Each year God gives me one or two lines of thought that are added into my slow growth into wisdom. This year two verses have been thrust into my thinking. Matthew 10:27Whatever I tell you in the dark, speak in the light; and what you hear in the ear, preach on the housetops. Luke 12:3Therefore whatever you have spoken in the dark will be heard in the light, and what you have spoken in the ear in inner rooms will be proclaimed on the housetops.
Both verses are given in the context of taking the message of Christ’s gospel to a lost world that is resistant. Both verses are given with a follow up statement encouraging the disciples not to fear what has power to kill them but has no power over their eternal destinies.Both are followed by a declaration of the Father’s loving interest in their lives.
In Matthew 10:27 the Lord Jesus sums up the manner of his discipling ministry. He taught his disciples in the darkness of private or hidden conversation and he limited the scope of his instruction largely to their individual ears. Jesus scaled back his audience to those he might teach around the retiring fire of the night and those who might listen to his instruction in a small inner room of the house at the end of the day. Jesus is acknowledging that his discipling ministry seemed small in scope. But then he tells his disciples that this approach will result in their being able to amplify that message in the bright light of the day and on the broad housetops of the world. It is a promise to them that their work would be expansively impactful.
I think the disciples, at first, mistook the vision Jesus was giving them of their future ministries. To their way of thinking success in the ministry of making disciples would put them before ever growing crowds of people who would gather under their influence and message. Most of us have this same misunderstanding of how our discipling ministries should go. Pastors usually think that success in ministry is represented by how many attend the services of their local church. They think these words of Jesus indicate that their success will be reflected in the size of the crowd they influence from week to week. For this reason, the limits placed upon our ministries by Covid has been particularly discouraging to us pastors. To put it crassly we have been taught to keep score of the success of our ministries by the size of our congregations. But Covid has dismissed the crowd and our score card has been taken away and torn up. We are waiting, most of us, for the game to be played once again and ourselves to begin re-amassing the crowds we will teach and instruct each week. We are waiting to be given a new score card and to play the same old game.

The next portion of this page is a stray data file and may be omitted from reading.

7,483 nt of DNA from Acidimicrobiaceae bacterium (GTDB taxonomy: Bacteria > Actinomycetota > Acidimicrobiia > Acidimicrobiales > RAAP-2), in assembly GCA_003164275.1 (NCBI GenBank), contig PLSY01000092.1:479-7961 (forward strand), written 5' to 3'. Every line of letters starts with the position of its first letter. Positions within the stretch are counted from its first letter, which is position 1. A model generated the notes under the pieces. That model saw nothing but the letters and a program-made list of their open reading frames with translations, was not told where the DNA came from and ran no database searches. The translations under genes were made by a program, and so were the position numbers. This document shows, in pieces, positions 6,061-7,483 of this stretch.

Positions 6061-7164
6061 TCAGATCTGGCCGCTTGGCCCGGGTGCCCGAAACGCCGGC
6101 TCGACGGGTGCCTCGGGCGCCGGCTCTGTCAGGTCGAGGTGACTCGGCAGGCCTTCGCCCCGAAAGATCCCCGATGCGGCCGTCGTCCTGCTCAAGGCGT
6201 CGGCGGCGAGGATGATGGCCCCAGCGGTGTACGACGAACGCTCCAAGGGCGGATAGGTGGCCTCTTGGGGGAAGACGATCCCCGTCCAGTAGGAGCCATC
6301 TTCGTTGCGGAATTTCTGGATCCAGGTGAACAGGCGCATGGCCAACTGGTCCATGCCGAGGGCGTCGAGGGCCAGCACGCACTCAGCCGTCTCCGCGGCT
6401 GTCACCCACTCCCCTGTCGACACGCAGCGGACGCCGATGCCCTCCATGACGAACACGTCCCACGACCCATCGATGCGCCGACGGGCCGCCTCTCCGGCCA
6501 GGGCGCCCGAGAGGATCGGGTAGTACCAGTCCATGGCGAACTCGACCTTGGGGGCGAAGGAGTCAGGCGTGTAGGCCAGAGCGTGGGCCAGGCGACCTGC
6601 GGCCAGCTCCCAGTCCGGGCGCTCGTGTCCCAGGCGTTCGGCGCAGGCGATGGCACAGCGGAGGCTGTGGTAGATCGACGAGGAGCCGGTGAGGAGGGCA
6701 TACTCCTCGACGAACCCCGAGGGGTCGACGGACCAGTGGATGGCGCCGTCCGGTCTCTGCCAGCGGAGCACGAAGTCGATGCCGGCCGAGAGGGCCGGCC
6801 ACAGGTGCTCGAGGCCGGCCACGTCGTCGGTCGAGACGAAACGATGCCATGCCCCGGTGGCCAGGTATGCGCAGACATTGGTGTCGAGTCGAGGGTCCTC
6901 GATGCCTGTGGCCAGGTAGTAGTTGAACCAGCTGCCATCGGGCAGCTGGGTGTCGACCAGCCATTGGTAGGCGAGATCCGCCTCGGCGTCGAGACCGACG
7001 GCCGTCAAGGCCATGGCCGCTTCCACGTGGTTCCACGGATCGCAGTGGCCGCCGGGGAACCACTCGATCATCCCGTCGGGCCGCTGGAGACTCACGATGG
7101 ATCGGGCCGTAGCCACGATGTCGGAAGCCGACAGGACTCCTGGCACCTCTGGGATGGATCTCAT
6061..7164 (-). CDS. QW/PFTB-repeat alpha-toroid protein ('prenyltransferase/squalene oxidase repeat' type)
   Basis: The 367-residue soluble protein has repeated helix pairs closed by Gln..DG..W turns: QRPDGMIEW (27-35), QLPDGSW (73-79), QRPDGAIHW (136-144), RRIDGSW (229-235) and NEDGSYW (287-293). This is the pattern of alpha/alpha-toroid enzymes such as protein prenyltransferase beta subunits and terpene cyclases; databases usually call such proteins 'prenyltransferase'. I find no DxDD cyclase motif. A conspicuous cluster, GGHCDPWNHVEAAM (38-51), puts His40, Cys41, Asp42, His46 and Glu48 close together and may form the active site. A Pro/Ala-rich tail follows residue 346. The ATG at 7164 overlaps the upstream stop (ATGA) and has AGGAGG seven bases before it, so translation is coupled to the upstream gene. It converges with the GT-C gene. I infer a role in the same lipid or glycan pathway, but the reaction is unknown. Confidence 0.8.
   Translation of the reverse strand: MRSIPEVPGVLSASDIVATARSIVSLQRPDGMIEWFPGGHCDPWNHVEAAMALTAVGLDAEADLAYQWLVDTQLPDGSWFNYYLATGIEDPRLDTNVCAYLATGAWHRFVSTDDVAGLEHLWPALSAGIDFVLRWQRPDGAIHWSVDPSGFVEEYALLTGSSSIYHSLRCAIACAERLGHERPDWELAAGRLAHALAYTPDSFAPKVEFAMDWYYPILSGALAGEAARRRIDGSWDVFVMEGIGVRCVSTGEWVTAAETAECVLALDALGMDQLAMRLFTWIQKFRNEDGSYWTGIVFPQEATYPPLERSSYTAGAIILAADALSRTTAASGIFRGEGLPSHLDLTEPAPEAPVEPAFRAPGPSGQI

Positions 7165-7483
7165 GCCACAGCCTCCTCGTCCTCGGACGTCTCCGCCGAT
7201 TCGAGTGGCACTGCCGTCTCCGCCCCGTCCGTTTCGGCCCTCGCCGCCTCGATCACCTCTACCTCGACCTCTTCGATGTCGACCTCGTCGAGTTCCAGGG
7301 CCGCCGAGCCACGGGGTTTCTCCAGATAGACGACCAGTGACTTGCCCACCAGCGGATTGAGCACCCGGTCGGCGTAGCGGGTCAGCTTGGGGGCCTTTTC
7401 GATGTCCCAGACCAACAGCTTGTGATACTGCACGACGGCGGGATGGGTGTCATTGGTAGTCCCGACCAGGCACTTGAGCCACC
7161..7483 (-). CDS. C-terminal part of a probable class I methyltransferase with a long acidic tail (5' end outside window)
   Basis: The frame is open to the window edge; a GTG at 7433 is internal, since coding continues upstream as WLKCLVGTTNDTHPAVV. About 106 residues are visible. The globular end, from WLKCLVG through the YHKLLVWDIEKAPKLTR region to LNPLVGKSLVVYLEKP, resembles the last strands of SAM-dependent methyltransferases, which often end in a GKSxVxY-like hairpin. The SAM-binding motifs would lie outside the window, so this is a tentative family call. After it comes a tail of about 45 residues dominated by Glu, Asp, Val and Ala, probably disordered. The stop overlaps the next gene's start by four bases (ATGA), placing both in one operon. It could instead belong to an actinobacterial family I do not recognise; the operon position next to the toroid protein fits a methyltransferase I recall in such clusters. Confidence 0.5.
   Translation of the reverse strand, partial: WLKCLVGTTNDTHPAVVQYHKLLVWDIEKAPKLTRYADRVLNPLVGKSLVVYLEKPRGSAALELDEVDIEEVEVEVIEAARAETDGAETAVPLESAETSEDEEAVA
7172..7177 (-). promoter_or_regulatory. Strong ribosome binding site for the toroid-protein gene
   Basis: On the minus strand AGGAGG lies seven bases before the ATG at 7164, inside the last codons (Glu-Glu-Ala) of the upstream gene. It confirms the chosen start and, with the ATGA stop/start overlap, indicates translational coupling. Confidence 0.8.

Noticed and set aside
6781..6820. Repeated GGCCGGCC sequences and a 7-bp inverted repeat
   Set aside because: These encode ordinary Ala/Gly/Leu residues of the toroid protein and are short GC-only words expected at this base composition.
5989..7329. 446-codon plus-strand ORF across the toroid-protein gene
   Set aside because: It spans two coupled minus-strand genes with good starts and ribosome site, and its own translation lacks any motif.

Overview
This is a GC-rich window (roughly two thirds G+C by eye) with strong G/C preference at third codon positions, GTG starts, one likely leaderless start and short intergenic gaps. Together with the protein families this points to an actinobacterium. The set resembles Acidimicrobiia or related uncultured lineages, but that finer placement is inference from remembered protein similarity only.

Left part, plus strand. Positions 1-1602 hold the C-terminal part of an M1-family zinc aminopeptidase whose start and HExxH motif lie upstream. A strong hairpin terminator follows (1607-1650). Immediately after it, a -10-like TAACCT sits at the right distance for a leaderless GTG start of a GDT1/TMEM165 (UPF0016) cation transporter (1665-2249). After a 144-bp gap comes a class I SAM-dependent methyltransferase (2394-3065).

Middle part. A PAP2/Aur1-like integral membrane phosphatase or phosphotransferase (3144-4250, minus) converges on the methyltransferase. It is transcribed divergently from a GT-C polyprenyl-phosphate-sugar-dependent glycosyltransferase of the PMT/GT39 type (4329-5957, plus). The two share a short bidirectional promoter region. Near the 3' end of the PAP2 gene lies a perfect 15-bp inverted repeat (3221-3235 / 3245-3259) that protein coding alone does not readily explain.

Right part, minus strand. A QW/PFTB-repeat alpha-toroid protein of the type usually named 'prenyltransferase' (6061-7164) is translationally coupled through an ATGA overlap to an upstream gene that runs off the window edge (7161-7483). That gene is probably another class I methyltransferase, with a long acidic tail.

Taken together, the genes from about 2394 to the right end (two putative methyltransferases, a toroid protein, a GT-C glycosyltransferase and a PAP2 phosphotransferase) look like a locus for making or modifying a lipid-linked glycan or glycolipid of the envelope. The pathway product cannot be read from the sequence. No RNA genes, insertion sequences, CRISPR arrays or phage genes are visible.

But in Luke 12:3 the Lord once again goes back to his statement of Matthew 10:27. This time he speaks to the disciples as they stand before what is likely the largest crowd ever gathered to hear Jesus. They must have been quite excited at this opportunity to gain a greater audience. Jesus’s acknowledgement of the crowd is only for the purpose of warning his disciples before it. They are not be distracted from their mission. Appealing to the crowd will bring upon them the rotting spore of hypocrisy. BEWARE of seeking to influence the crowd, he tells them. They will influence you to become a hypocrite and one day all hypocrisy will be exposed. This is the meaning of Christ’s words in the first two verses of Luke 12. Then Jesus tells his disciples the secret to amplifying the gospel message into the bright light of day and out from the roof tops to as many as possible. “You will teach a few around the retiring fires of the night and you will instruct those listening in the inner room at the end of the day.” The process by which the gospel goes out into the light of day and out from the roof tops in broadcast? It is taught faithfully person to person and life to life. Beware of keeping score before the crowds. Be faithful to speak God’s truth to others before the evening fire and in the small rooms of fellowship.
Covid 19 may be God’s judgment upon a church committed to amassing crowds and advertising them as their success. The approach has made us promoters and posers and exposed us to the temptation of hypocrisy as we seek to maintain our poses and promote our good cause. God’s judgments are merciful. They mean to correct us. God is limiting our options in ministry so that we may get back to the instruction Jesus gave his disciples. And when you go into a household, greet it. If the household is worthy, let your peace come upon it (Matthew 10:12-13a). We are to go through the oikos, the private lives of people, with the gospel of Jesus Christ. We are not to count the seats in the pew but the hearts God places in our hands. The numbers will seem few but the Lord Jesus has promised that through this humble way of disciple making that the gospel will go out in increasing amplification. Do you have faith to believe this? Then let us see Covid as our opportunity to renew ourselves and call our fellow pastors into the work of oikos evangelism and discipleship and count our successes in the relationships where we teach a few to teach a few more.
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